It was a hot afternoon, and I was lying over the covers on my bed next to a cute girl. The open window to our right cooled us with a light breeze as we both read our separate books. She told me she was reading about a girl who decided to live a greener life by making a small change every day for a year. She said it was informative, inspirational, funny, and changing her for the better.
Then she asked what I was reading, to which I had to respond, “It’s a book about an old African song…that…kills babies.”
So I read her the first paragraph of the chapter I was on:
The muffled thunder of dialogue comes through the walls, then a chorus of laughter. Then more thunder. Most of the laugh tracks on television were recorded in the early 1950s. These days, most of the people you hear laughing are dead.
…awkward, but I regret nothing!
It’s hard to argue that this isn’t a bummer of a book, but that’s Palahniuk’s specialty – the twisted and morose. The main character is a journalist who’s given the assignment to write a series of articles on Sudden Infant Death Syndrome. It’s his job to notice details, and he begins to piece together a pattern in each of the cases. At the scene of each tragedy is a book of poems and rhythms, many of which are still left open to a specific lullaby.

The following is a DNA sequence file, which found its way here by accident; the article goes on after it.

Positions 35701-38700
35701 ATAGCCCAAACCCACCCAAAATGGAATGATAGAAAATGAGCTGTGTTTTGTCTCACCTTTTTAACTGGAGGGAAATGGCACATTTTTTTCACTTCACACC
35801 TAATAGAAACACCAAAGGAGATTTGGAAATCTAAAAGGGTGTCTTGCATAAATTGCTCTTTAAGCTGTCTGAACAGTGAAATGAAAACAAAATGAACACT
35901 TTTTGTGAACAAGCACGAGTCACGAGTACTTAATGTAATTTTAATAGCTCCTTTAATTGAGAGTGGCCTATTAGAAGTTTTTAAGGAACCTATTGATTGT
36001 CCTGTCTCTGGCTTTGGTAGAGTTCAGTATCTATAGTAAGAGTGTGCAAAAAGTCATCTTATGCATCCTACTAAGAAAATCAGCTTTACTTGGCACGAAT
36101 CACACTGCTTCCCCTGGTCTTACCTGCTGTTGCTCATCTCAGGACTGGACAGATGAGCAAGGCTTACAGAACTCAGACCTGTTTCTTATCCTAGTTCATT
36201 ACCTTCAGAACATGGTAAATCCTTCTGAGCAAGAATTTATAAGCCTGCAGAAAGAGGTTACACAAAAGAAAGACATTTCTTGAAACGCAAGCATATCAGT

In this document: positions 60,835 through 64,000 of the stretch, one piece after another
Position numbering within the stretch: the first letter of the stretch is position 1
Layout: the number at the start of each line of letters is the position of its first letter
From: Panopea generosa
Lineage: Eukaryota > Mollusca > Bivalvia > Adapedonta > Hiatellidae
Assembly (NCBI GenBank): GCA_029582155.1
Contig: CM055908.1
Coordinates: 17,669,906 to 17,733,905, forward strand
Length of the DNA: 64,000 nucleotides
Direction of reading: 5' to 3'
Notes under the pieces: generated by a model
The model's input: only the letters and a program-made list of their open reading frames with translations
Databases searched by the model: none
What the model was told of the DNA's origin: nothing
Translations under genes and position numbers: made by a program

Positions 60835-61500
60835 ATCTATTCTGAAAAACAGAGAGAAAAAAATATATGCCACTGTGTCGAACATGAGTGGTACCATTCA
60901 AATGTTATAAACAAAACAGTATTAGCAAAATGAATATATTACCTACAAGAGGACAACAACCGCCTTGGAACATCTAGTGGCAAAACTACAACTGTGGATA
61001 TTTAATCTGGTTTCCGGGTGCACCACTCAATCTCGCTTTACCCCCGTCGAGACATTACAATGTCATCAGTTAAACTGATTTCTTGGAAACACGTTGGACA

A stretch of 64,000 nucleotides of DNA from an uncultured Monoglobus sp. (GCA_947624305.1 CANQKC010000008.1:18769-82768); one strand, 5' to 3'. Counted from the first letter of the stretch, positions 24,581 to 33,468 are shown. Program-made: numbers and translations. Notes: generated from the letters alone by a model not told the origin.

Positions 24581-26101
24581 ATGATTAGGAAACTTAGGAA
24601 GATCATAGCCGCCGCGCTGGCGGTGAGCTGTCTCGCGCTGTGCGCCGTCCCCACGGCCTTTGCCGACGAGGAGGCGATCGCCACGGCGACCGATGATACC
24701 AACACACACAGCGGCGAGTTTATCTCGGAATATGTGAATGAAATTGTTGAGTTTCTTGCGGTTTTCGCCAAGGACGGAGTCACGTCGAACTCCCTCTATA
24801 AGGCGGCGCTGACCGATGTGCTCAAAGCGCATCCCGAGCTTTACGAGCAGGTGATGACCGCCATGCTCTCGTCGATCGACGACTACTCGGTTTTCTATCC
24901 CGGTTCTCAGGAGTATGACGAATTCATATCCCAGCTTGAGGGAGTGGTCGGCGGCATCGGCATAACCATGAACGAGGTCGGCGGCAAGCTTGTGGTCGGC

Chuck Palahniuk is a great writer. He paces his stories perfectly, his metaphors and analogies can ring so true they stop you dead on the page, and the third chapter in this book might just be flawless from start to finish. My only gripe, and this is common among many of his books I’ve read, is that there’s usually no one to really support or cheer along. He loves despicable characters, and I really like that he takes that route, as it makes for a unique reading experience, but I do find that I’m not as driven to pick up the book when I’m midway through as I might be if I really cared about the characters. It’s not a huge problem, though, as his writing always brings me back.
This is one of my favourite Palahniuk books, right up there with Choke and Fight Club.